By MPA candidates Jay Neuner, Maddalena Esposito and Thomas Bermudez
Smartphones and other devices are the lifelines of the modern world. Navigation, information, connection – these critical resources are right at our fingertips.
But for some, the very devices used to enrich their lives are now being used to endanger them. Through “stalkerware” – apps that, once downloaded onto a device, can geo-locate, log keystrokes, access other apps, and much more – others can monitor and even manipulate the device user’s activity. Some of these apps are nearly undetectable. Worryingly, reports from news media, advocacy groups, academia, and others are finding that many perpetrators of these malicious acts are none other than a spouse or other intimate partner, as one of many means of perpetrating intimate partner violence (IPV).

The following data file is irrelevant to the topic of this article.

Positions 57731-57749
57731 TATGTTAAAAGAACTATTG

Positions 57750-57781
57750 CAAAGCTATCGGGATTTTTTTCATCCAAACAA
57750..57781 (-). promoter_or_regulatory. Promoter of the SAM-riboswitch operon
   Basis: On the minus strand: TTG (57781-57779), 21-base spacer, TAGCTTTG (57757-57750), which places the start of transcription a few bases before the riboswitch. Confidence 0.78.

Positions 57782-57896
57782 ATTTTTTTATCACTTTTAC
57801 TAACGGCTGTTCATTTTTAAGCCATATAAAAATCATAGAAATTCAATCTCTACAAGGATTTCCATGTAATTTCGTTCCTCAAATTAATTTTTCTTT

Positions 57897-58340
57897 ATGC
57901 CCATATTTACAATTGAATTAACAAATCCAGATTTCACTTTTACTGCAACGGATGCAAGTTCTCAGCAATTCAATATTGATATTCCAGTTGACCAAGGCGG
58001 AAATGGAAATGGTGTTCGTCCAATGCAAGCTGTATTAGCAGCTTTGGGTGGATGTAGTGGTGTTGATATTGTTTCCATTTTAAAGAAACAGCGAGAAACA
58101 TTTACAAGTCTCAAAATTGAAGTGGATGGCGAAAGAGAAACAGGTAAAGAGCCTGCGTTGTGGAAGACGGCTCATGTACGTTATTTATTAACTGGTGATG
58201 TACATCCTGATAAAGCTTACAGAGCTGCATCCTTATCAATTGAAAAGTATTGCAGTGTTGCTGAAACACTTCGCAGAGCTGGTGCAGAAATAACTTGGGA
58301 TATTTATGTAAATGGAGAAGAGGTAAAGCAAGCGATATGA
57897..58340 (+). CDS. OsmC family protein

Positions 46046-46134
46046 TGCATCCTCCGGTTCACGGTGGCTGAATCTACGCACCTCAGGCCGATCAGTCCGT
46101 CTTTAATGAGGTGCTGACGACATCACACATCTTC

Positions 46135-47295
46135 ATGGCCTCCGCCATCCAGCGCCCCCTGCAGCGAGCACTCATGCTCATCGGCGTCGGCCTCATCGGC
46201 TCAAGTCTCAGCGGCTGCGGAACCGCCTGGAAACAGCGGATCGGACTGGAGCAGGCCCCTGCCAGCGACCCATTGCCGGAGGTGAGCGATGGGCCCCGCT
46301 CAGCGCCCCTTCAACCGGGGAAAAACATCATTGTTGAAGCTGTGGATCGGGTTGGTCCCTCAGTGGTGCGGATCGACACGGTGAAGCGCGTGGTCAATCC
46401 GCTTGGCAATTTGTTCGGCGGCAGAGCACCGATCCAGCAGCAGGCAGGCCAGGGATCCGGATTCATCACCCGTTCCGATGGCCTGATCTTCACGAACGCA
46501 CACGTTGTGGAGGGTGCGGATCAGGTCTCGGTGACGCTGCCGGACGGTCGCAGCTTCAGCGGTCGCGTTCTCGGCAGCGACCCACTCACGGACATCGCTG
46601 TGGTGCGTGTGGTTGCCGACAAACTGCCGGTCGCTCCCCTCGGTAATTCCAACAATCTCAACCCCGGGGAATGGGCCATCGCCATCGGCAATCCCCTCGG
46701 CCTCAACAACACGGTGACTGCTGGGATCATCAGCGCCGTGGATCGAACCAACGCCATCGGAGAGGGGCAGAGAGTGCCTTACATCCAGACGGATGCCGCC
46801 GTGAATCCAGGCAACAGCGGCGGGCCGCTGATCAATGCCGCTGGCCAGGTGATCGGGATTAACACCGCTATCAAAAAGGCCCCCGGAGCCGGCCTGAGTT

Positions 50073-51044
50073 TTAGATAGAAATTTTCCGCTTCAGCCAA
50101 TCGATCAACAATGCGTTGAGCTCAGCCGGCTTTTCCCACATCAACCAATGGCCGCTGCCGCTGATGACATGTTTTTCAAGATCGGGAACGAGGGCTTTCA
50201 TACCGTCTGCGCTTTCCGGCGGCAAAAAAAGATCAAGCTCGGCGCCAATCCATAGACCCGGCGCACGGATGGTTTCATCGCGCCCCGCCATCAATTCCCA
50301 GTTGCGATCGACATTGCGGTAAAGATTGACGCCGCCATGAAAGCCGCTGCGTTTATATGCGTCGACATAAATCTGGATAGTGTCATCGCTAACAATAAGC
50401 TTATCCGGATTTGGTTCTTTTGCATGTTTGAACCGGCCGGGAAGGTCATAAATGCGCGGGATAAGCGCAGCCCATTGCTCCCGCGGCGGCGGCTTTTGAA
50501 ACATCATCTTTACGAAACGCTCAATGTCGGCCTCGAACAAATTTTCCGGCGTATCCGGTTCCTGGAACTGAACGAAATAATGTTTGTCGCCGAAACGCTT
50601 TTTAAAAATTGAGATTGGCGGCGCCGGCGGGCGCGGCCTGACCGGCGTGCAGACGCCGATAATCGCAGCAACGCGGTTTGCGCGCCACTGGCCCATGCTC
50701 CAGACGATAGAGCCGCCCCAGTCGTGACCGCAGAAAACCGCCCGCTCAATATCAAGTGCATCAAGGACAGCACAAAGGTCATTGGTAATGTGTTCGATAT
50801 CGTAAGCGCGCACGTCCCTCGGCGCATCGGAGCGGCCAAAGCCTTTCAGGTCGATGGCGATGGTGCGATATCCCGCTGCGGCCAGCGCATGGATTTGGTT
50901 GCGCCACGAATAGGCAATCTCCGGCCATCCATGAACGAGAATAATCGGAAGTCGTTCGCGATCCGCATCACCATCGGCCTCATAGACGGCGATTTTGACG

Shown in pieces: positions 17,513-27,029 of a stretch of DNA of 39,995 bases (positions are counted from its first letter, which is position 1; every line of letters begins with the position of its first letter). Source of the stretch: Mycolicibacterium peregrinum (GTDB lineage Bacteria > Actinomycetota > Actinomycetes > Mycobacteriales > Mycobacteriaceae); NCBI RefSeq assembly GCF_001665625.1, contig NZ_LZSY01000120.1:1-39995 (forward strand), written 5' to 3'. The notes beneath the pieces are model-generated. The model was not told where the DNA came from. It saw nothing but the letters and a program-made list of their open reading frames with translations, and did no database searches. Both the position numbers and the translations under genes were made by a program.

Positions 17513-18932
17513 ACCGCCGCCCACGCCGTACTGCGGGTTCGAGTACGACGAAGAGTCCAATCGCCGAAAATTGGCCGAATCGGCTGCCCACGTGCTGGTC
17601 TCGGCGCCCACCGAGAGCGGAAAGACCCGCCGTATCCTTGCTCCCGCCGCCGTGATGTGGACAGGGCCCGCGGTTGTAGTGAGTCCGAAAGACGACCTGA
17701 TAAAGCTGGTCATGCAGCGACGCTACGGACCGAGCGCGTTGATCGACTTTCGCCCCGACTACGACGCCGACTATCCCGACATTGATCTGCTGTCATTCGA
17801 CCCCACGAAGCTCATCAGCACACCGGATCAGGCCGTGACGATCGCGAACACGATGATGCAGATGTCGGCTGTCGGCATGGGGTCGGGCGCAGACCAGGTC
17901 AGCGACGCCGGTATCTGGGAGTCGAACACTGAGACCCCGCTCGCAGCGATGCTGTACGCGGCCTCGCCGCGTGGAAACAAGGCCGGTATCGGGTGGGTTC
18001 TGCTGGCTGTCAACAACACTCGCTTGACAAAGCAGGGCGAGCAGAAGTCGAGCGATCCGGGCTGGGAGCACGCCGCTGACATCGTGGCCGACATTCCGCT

These apps represent a disturbing evolution in the phenomena of cyber-stalking, online harassment, and other technology-facilitated abuse. While those fields are increasingly well-documented (though still limited by the relative nascency of the digital realm), stalkerware’s use in IPV is an emerging field requiring much more research.